This week the Geeks discuss China’s new supercomputer,
new Apple photos app and file system, Uber self driving cars, and much more geek news of the week.
China on Monday revealed its latest supercomputer, a monolithic system with 10.65 million compute cores built entirely with Chinese microprocessors. This follows a U.S. government decision last year to deny China access to Intel’s fastest microprocessors.
One of Apple’s first party apps that’s getting a makeover in iOS 10 and macOS Sierra is Photos, bringing intensive new facial recognition and “Siri intelligence” features to the picture accumulating app. Over the weekend, a Reddit user discovered a few lines of code within the framework of Apple’s beta of the macOS Sierra Photos app, possibly detailing both the specific facial expressions that the app recognizes and every single searchable object users can find in both Sierra and iOS 10.
The alluring finding quickly gave life to a $1 billion brain training industry. This industry, including companies such as Lumosity, Cogmed, and NeuroNation, has since promised everything from higher IQs to the ability to stay sharp through aging. The industry even boasts that it can help users overcome mental impairments from health conditions, such as attention deficit hyperactivity disorder (ADHD), traumatic brain injury, and the side effects of chemotherapy.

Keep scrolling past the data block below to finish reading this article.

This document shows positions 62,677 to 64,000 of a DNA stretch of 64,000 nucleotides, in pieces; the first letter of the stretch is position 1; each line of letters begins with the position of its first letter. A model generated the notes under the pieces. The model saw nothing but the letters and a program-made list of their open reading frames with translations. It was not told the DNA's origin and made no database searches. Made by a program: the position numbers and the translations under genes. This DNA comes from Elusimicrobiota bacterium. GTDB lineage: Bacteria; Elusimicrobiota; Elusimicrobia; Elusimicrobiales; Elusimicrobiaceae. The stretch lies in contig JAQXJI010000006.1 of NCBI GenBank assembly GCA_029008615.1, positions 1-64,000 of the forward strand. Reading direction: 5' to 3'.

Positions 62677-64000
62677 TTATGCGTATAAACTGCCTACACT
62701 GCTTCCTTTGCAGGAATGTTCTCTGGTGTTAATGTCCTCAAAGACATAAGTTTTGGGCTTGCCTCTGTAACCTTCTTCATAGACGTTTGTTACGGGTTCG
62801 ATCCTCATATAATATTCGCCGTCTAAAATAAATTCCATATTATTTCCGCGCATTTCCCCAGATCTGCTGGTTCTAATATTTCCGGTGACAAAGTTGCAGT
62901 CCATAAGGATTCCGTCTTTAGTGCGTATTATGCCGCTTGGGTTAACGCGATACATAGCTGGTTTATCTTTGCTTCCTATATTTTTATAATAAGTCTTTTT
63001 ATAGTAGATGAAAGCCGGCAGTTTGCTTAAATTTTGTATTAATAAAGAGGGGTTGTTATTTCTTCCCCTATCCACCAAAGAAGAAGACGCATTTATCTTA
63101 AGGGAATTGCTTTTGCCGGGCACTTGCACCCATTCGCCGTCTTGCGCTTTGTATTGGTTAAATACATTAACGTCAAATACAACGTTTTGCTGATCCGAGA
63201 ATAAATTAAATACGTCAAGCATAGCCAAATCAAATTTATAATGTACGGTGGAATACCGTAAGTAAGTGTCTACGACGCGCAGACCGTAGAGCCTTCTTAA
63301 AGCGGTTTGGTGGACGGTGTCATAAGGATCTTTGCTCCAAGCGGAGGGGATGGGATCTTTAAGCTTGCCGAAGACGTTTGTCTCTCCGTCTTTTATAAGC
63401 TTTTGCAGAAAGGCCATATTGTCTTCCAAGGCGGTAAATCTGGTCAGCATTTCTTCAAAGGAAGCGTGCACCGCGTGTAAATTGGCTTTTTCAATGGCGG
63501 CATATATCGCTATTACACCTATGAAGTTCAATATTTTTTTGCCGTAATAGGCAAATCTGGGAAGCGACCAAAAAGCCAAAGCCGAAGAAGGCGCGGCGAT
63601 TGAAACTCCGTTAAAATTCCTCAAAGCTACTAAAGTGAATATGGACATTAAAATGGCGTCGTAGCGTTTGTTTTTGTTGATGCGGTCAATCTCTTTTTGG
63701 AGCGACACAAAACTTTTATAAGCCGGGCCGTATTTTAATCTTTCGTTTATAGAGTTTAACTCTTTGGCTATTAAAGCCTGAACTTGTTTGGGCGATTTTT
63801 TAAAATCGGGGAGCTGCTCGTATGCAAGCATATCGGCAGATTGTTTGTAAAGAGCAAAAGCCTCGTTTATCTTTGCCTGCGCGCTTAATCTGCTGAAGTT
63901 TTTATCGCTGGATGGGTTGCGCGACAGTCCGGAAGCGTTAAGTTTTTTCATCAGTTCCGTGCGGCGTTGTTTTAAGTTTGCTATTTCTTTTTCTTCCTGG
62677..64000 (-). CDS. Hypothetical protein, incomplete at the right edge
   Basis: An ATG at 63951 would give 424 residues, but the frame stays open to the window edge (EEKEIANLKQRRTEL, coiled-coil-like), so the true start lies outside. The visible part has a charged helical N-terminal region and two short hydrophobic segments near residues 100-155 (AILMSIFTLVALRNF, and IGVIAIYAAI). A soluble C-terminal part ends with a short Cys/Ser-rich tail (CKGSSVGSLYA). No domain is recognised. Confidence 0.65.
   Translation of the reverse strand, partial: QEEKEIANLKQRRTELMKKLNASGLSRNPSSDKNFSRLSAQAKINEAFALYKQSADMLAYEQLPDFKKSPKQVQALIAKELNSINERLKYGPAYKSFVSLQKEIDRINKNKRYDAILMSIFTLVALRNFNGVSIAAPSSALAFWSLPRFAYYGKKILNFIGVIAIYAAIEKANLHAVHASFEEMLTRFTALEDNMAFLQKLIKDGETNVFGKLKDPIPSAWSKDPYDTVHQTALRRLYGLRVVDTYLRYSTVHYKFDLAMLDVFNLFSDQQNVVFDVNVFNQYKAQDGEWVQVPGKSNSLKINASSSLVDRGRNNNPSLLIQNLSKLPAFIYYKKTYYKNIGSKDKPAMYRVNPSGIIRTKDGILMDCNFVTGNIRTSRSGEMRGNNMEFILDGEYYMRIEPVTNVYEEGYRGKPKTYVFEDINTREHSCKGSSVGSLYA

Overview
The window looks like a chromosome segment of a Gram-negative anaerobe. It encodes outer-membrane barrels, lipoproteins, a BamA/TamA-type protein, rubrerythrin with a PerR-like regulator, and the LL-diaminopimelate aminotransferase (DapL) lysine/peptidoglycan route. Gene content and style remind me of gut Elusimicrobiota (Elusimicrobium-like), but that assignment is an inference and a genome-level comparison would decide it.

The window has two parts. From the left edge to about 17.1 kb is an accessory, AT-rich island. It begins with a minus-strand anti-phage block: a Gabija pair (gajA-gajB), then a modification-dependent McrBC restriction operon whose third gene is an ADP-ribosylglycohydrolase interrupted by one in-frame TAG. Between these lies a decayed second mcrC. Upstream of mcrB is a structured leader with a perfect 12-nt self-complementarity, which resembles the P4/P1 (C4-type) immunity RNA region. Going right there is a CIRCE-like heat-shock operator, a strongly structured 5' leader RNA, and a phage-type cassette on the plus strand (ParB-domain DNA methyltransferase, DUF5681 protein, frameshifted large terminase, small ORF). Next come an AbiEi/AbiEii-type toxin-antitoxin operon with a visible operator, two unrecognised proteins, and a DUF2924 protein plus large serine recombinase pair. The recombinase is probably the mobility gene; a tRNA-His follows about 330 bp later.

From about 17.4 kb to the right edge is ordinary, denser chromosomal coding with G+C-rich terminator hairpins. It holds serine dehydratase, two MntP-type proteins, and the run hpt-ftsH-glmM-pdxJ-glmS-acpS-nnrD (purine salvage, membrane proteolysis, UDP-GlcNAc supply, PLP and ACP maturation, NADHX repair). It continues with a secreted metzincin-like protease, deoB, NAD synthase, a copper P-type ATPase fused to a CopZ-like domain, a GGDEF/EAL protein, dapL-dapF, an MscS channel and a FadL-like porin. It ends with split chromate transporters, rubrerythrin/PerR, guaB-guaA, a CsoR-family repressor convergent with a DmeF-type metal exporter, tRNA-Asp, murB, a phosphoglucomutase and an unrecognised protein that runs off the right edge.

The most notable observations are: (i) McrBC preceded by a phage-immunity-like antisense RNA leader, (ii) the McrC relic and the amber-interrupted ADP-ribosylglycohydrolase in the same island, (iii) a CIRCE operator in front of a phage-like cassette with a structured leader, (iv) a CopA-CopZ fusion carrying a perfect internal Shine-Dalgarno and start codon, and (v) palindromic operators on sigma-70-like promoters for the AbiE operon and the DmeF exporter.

Those claims are clearly overblown and have been roundly criticized by scientists, the media, and federal regulators. Earlier this year, Lumosity agreed to pay $2 million to the Federal Trade Commission over claims of deceptive advertising.
A Developer Preview of Apple File System is included in OS X 10.12. The APFS on-disk volume format is pre-release and subject to change. Apple plans to document and publish the APFS volume format when Apple File System is released in 2017.
In a crucial win for Internet users, today a federal appeals court upheld [PDF] clear net neutrality rules that will let us all use and enjoy the Internet without unfair interference from Internet service providers. The rules will keep providers from blocking or slowing traffic, or speeding up traffic for those who pay.
As Uber continues to expand its carpooling service and make forays abroad, CEO Travis Kalanick believes the next natural step for his company—albeit an ambitious, far-off one—is to make its cars autonomous. Fast Company’s new cover story reports that each shared self-driving car could supplant up to 10 regular cars—and in a city with public transportation, introducing driverless cars could cut the number of vehicles on the road by 65% during peak hours.
Elon Musk has confirmed that the Tesla Model S floats well enough to turn into a boat “for short periods of time,” with “thrust via wheel rotation.”
Musk’s comments were in reaction to a video shared over the weekend (embedded above), which appears to show a man driving a Tesla Model S through a flooded tunnel in Almaty, Kazakhstan. The Model S seems to be unfazed by the metre-deep water: it simply starts floating, then powers past some flooded internal combustion engine (ICE) cars, the water gracefully lapping against the car’s bonnet.